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Teamsters reach agreement on UPS contract

Holly Atchison

After 16 days of a work stoppage, UPS and Teamsters have reached a tentative agreement.

The negotiations were conducted Monday night and may put an end to the strike which began August 4.

The news of the agreement has Valley merchants thankful it will soon be business as usual.

“I’ll be glad when everything’s back to normal,” said Roxanne Stangle, owner of Tumblewind in Minden. “You forget how much you depend on an every day service and how much you take it for granted when it’s not there so it’ll be a big relief for us.”

“I’m glad it’s over, hopefully,” said Ray Lummus, co-owner of Draperies by Lummus in Gardnerville. “I know there’s another business in town, and the guy who owns it is on a two-day trip to get supplies to keep the store open. We were about to do that this weekend.

“That’s a very expensive proposition to take time away from your business, but when you’re a small business, you have no choice. You either do that or close your doors.”

Stangle said two weddings were held up due to the tuxedos being caught in the UPS system and Federal Express system. This was the only real affect the strike had on the clothing store, she said.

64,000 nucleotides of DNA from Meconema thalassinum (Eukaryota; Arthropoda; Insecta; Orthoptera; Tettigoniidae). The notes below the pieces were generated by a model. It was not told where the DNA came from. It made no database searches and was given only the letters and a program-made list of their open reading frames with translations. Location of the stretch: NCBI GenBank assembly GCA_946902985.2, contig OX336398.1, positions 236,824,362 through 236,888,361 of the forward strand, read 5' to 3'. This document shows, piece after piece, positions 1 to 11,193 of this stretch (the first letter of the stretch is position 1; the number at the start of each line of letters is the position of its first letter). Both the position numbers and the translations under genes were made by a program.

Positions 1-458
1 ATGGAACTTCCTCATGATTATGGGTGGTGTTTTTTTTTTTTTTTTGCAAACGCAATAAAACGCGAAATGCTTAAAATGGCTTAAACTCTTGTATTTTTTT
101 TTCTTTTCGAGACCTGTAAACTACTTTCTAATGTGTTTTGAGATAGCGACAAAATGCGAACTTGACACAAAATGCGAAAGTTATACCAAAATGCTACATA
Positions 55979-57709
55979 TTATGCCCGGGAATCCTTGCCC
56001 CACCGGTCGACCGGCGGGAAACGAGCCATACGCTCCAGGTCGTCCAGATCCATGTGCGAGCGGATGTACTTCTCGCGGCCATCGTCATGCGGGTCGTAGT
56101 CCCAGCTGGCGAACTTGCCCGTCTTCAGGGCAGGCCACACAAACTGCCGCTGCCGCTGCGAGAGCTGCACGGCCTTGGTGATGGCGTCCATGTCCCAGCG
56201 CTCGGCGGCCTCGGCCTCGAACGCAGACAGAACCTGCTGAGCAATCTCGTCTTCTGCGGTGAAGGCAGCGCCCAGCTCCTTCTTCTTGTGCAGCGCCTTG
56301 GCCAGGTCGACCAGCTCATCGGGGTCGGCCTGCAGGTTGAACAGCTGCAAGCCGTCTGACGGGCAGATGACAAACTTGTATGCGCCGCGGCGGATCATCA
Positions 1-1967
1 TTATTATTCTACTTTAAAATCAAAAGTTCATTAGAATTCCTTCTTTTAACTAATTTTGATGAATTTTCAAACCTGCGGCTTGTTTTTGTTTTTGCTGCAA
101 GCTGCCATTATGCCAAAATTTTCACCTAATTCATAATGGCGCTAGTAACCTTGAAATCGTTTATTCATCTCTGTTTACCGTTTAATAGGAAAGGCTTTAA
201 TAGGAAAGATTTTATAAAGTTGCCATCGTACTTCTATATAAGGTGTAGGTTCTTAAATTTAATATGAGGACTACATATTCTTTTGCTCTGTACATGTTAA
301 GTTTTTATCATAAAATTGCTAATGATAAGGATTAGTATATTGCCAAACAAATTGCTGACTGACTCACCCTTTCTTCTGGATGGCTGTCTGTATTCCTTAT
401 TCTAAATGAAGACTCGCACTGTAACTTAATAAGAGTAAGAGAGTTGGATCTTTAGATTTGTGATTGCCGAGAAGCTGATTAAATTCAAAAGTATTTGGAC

“I think we got off pretty lucky compared to a lot of businesses,” she said.

Perhaps luckier than Draperies by Lummus which relies on frequent fabric shipments to custom make their products.

“Everything we do is custom, so we don’t have anything on the shelf to sell. We either make it ourselves with fabric you get via UPS or it’s custom window shades we get UPS,” Lummus said. “We haven’t been able to get any fabric shipments. Jobs have been held up which of course doesn’t help your cash flows. Some of our shades have also been held up and certain kinds of supplies to do the work with is getting pretty low.”

The strike affected NAPA Auto Parts in Gardnerville to some degree, said owner Robert Simpson. Though most parts are delivered by their own trucks, special order items that were not from the three main warehouses could not be received.

Though UPS is claiming regular delivery of packages should resume by today, Simpson has doubts.

“I think there’s going to be a huge back log,” Simpson said. “It’ll be a few months before everything is washed out and delivered where it’s supposed to be.”